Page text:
Last week I blogged about faked data in household surveys and a neat paper which told us how it might matter for results, but also gave us some tools to find the fakes. This week, I want to focus on one of the tools that that paper used: Benford’s Law.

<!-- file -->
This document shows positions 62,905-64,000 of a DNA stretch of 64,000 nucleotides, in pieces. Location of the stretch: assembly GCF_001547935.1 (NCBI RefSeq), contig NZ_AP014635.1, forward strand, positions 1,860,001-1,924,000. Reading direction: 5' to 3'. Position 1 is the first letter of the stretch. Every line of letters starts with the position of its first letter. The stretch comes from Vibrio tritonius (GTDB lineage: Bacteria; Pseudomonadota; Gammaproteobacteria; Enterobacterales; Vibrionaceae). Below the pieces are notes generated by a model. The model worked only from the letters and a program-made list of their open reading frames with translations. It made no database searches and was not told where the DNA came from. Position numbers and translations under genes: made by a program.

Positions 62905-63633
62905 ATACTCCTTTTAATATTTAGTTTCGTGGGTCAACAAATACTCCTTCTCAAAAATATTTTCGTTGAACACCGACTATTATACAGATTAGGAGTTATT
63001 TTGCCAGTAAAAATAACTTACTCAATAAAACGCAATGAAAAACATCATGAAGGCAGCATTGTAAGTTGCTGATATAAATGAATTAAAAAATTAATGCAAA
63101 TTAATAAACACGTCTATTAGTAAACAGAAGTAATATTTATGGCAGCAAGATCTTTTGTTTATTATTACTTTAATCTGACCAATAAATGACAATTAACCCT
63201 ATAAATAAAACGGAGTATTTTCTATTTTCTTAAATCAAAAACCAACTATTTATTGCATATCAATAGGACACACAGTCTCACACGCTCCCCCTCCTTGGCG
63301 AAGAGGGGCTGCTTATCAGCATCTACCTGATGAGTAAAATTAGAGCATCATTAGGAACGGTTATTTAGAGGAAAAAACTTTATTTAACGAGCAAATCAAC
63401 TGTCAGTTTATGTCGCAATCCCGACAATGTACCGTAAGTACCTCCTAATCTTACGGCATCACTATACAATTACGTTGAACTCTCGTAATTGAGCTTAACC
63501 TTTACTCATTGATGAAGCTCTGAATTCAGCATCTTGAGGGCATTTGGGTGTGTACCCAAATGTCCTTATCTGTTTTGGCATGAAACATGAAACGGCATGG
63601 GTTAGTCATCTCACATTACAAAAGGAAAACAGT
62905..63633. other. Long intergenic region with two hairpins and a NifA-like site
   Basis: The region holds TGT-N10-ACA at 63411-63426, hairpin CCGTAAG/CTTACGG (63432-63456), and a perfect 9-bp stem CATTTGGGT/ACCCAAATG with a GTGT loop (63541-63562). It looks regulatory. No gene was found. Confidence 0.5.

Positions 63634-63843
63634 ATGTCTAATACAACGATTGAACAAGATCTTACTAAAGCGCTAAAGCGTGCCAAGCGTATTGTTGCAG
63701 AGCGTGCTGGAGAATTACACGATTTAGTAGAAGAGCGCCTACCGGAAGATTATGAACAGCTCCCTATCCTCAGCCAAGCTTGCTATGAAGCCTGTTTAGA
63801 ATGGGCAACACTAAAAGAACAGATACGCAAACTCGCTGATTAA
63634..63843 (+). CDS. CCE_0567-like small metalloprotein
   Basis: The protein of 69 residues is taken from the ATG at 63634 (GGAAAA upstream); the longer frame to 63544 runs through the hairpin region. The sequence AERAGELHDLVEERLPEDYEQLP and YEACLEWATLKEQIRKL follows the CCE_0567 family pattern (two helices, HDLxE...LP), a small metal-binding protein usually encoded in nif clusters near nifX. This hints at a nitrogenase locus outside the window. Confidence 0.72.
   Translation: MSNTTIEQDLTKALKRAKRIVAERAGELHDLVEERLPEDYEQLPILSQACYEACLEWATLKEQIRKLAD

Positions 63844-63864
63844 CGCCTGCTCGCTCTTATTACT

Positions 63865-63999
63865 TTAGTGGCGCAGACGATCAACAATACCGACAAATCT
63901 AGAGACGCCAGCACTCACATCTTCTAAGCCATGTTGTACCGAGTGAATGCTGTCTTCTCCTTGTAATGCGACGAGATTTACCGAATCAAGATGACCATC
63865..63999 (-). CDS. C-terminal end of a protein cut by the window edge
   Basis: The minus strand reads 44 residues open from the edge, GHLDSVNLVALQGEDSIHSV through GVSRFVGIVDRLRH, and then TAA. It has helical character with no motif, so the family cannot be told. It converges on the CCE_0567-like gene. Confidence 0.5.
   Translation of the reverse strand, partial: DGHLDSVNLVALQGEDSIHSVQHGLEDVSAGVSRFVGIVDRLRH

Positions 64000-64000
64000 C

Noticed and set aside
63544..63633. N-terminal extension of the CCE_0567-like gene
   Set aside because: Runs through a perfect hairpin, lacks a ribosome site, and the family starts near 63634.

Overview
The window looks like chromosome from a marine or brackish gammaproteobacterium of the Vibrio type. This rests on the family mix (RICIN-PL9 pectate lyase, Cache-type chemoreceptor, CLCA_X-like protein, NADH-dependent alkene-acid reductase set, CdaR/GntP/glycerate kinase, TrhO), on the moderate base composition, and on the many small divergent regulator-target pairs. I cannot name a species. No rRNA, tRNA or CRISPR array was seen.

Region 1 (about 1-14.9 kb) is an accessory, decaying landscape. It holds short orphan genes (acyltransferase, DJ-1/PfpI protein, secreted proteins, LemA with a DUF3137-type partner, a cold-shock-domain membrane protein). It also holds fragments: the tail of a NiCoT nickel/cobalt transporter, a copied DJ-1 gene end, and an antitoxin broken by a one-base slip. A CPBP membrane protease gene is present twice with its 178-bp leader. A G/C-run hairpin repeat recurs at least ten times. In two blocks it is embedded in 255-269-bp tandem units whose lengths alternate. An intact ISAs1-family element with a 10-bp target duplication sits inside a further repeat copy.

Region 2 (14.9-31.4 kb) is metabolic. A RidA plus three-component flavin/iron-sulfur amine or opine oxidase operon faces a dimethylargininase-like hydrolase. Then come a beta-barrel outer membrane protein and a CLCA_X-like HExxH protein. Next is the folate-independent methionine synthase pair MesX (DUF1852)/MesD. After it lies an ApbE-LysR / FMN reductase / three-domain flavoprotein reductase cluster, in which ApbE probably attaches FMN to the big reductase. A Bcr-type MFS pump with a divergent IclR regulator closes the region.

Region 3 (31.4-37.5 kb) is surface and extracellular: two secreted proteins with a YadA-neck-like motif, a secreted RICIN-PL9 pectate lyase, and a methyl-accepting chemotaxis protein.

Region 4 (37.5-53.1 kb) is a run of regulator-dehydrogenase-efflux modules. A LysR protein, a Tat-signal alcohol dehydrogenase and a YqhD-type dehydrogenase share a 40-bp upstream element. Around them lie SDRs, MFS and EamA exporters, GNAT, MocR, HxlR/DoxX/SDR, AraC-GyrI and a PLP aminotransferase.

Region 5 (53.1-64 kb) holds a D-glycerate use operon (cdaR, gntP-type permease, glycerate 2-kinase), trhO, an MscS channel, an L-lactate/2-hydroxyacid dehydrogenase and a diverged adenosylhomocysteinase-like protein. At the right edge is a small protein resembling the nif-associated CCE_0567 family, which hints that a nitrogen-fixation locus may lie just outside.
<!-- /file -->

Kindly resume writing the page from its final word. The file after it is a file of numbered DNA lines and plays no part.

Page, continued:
So there I was, a graduate student doing my PhD fieldwork. In the rather hot office at the University of Ghana, I was going through questionnaire after questionnaire checking for consistency, missed questions and other dimensions of quality. All of a sudden I saw a pattern: in the time allocation questions, men in one village seemed to be doing the exact same things, for the same amount of time, on two very different days of the week.